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Kinetics of poly(ADP-ribosyl)ation, but not PARP1 itself, determines the cell fate in response to DNA damage in vitro and in vivo

Kinetics of poly(ADP-ribosyl)ation, but not PARP1 itself, determines the cell fate in response to DNA damage in vitro and in vivo

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SCHUHWERK, Harald, Christopher BRUHN, Kanstantsin SINIUK, Wookee MIN, Suheda ERENER, Annika KRÜGER, Tabea ZUBEL, Alexander BÜRKLE, Aswin MANGERICH, Zhao-Qi WANG, 2017. Kinetics of poly(ADP-ribosyl)ation, but not PARP1 itself, determines the cell fate in response to DNA damage in vitro and in vivo. In: Nucleic acids research. 45(19), pp. 11174-11192. ISSN 0305-1048. eISSN 1362-4962. Available under: doi: 10.1093/nar/gkx717

@article{Schuhwerk2017-11-02Kinet-40332, title={Kinetics of poly(ADP-ribosyl)ation, but not PARP1 itself, determines the cell fate in response to DNA damage in vitro and in vivo}, year={2017}, doi={10.1093/nar/gkx717}, number={19}, volume={45}, issn={0305-1048}, journal={Nucleic acids research}, pages={11174--11192}, author={Schuhwerk, Harald and Bruhn, Christopher and Siniuk, Kanstantsin and Min, Wookee and Erener, Suheda and Krüger, Annika and Zubel, Tabea and Bürkle, Alexander and Mangerich, Aswin and Wang, Zhao-Qi} }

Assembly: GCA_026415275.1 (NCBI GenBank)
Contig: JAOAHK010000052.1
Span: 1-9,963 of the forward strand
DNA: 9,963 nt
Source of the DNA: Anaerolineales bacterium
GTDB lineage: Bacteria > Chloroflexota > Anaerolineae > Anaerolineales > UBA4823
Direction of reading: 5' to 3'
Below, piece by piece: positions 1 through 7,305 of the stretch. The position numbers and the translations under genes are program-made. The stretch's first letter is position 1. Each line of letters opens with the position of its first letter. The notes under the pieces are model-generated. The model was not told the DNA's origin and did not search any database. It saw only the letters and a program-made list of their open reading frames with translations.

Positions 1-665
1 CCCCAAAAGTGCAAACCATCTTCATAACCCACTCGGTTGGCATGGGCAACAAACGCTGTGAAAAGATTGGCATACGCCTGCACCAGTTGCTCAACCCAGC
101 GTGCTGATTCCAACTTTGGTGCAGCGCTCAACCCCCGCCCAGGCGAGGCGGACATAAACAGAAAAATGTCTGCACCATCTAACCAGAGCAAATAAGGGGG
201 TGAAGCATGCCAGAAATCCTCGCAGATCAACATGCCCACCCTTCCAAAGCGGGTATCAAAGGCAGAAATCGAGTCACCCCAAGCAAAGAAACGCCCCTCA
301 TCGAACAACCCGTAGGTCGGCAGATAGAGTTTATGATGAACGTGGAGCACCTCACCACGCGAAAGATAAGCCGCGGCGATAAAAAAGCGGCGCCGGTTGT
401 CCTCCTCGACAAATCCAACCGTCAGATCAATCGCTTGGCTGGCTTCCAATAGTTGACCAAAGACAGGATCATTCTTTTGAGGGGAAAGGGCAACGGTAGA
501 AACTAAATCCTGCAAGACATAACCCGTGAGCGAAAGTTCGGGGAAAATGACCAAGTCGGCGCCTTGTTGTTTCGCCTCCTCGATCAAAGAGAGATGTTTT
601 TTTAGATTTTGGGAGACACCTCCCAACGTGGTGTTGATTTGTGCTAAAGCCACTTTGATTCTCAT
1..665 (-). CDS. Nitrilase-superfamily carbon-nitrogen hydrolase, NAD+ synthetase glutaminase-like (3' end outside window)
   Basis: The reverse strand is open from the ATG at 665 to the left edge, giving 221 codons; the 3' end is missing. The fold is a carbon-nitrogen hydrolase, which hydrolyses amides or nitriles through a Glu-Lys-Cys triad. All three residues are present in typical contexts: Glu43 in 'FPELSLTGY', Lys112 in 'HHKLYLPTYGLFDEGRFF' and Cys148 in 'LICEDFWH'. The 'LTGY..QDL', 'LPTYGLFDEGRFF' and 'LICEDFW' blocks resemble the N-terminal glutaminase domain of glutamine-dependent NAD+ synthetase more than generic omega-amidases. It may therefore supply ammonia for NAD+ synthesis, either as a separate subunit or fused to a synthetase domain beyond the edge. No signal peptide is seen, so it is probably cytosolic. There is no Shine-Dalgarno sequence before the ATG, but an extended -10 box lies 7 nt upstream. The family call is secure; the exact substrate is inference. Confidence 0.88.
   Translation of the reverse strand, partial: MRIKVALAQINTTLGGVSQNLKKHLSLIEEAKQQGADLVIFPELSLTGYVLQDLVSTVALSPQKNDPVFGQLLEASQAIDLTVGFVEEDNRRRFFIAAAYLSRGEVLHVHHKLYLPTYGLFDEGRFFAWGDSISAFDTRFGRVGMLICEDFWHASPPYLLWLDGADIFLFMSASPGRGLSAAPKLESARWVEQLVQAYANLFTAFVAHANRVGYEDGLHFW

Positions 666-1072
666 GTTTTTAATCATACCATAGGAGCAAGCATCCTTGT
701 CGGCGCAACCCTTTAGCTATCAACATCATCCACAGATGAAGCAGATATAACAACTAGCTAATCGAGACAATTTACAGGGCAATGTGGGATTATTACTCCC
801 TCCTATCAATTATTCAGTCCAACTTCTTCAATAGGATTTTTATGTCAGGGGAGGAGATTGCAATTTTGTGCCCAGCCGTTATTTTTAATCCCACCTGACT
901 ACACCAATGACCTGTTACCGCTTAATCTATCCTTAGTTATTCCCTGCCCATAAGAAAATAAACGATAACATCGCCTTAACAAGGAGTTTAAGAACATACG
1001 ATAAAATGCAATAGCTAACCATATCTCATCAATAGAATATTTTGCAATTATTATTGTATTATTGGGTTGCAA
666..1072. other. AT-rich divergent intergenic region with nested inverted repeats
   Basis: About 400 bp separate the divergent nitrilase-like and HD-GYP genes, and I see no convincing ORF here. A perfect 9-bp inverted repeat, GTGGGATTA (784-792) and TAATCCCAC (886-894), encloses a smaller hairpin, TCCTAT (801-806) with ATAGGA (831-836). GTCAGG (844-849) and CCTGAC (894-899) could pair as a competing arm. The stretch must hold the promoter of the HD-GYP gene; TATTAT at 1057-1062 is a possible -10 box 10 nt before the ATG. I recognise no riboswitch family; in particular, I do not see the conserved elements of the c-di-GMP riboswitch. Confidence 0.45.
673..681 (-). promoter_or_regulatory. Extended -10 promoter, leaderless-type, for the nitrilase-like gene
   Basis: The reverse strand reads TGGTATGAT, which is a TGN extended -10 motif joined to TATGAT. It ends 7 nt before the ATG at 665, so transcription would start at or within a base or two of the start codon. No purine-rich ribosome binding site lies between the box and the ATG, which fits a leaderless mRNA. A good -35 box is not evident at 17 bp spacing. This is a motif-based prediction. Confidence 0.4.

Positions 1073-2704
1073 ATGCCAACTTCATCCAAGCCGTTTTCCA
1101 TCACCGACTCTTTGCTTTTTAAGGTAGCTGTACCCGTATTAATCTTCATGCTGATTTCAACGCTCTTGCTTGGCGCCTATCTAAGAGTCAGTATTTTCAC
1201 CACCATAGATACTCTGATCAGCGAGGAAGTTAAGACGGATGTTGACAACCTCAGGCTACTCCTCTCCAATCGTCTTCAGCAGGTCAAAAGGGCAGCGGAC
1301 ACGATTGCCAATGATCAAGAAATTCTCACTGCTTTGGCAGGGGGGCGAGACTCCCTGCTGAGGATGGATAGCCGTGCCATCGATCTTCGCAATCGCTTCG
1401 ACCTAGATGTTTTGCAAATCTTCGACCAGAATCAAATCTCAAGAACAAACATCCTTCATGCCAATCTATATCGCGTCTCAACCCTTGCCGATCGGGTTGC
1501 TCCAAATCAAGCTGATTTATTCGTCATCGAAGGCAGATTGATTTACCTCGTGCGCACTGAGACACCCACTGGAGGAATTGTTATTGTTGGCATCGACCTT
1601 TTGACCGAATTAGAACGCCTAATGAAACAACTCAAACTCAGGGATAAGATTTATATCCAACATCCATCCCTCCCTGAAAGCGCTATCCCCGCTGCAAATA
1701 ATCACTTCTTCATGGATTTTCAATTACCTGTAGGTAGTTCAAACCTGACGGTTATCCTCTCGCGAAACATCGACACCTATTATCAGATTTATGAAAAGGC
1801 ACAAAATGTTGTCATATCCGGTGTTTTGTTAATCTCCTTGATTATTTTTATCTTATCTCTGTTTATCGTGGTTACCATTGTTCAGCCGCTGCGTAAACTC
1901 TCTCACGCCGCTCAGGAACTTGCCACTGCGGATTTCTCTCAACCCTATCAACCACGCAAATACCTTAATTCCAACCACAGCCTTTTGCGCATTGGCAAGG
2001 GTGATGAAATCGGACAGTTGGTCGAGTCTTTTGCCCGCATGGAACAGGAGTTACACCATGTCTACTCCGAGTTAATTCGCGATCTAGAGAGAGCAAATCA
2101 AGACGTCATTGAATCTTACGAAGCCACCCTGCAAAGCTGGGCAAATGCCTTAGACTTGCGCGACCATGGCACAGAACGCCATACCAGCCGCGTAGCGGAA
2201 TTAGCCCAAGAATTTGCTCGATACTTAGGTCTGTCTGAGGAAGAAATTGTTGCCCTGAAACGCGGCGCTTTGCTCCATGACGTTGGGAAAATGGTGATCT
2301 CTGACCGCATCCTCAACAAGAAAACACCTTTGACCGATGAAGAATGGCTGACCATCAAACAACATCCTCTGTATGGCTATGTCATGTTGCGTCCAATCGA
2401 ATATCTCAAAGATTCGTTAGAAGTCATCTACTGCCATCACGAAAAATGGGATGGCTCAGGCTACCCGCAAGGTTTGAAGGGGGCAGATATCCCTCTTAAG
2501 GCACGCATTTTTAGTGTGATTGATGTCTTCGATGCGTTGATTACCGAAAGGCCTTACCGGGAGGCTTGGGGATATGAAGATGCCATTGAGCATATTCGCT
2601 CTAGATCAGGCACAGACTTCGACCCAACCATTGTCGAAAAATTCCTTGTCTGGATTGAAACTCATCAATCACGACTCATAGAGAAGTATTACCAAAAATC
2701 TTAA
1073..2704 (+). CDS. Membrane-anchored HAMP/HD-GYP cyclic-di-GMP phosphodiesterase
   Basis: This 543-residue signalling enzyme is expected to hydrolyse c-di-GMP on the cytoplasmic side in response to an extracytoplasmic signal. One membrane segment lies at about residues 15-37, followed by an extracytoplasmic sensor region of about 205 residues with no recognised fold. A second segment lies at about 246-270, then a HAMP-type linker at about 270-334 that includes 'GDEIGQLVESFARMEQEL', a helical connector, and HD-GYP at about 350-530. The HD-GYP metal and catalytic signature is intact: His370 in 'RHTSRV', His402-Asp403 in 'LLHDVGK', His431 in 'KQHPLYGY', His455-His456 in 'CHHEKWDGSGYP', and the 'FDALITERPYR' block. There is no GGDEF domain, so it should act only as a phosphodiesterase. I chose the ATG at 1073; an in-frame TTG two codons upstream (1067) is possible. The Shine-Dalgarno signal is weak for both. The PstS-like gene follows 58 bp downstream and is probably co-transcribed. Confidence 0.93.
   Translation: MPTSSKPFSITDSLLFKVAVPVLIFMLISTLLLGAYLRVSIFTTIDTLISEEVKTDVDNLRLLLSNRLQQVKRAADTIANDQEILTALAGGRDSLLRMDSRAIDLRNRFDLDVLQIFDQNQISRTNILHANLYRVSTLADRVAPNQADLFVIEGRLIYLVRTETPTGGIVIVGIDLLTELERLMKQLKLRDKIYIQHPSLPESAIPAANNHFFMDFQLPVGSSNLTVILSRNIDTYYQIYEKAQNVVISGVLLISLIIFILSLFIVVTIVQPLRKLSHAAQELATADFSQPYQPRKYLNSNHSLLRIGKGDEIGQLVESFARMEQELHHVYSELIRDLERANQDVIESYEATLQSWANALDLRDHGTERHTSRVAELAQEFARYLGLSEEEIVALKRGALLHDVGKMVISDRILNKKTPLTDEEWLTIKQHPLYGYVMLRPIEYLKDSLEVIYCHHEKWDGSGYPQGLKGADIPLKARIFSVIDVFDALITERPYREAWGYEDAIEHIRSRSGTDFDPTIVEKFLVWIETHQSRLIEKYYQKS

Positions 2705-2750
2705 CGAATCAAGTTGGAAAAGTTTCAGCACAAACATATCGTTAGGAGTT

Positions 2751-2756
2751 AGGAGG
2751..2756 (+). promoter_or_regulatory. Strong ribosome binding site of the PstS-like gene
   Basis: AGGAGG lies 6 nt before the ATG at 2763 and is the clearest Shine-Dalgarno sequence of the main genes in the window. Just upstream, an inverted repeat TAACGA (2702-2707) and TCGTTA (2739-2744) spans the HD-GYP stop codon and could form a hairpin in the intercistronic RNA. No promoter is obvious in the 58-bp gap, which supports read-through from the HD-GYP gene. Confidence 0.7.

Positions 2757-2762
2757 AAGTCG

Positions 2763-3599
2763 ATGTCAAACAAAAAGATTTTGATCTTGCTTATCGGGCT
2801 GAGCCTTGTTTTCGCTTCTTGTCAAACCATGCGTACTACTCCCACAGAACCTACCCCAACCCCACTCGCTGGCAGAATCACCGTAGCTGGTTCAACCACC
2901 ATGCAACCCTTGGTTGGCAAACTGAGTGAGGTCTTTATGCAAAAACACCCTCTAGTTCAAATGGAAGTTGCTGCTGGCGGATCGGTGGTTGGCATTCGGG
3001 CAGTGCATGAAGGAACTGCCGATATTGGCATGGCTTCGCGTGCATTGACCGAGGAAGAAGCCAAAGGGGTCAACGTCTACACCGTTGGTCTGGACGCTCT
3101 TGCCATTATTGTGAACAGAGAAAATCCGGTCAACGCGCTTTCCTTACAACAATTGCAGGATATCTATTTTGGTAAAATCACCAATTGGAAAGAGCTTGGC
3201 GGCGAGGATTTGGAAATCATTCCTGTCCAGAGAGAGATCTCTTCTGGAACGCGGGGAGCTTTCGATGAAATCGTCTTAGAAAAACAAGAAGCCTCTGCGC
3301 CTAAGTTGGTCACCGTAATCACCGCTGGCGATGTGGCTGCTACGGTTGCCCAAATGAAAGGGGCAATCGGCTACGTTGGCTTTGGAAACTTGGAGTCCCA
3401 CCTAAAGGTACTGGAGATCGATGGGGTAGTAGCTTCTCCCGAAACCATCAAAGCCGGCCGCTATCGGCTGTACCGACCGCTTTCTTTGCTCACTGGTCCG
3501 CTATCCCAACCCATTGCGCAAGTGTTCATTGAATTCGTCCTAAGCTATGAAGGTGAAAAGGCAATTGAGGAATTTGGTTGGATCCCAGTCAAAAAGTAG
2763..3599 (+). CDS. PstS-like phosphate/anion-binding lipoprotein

Erener, Suheda 2017-10-13T12:18:07Z Bürkle, Alexander Mangerich, Aswin Zubel, Tabea Krüger, Annika Erener, Suheda Siniuk, Kanstantsin Krüger, Annika Siniuk, Kanstantsin Mangerich, Aswin Kinetics of poly(ADP-ribosyl)ation, but not PARP1 itself, determines the cell fate in response to DNA damage in vitro and in vivo Min, Wookee Wang, Zhao-Qi Wang, Zhao-Qi 2017-10-13T12:18:07Z One of the fastest cellular responses to genotoxic stress is the formation of poly(ADP-ribose) polymers (PAR) by poly(ADP-ribose)polymerase 1 (PARP1, or ARTD1). PARP1 and its enzymatic product PAR regulate diverse biological processes, such as DNA repair, chromatin remodeling, transcription and cell death. However, the inter-dependent function of the PARP1 protein and its enzymatic activity clouds the mechanism underlying the biological response. We generated a PARP1 knock-in mouse model carrying a point mutation in the catalytic domain of PARP1 (D993A), which impairs the kinetics of the PARP1 activity and the PAR chain complexity in vitro and in vivo, designated as hypo-PARylation. PARP1<sup>D993A/D993A</sup> mice and cells are viable and show no obvious abnormalities. Despite a mild defect in base excision repair (BER), this hypo-PARylation compromises the DNA damage response during DNA replication, leading to cell death or senescence. Strikingly, PARP1<sup>D993A/D993A</sup> mice are hypersensitive to alkylation in vivo, phenocopying the phenotype of PARP1 knockout mice. Our study thus unravels a novel regulatory mechanism, which could not be revealed by classical loss-of-function studies, on how PAR homeostasis, but not the PARP1 protein, protects cells and organisms from acute DNA damage. Min, Wookee Bürkle, Alexander Zubel, Tabea Attribution-NonCommercial 4.0 International Schuhwerk, Harald Schuhwerk, Harald Bruhn, Christopher Bruhn, Christopher 2017-11-02 eng

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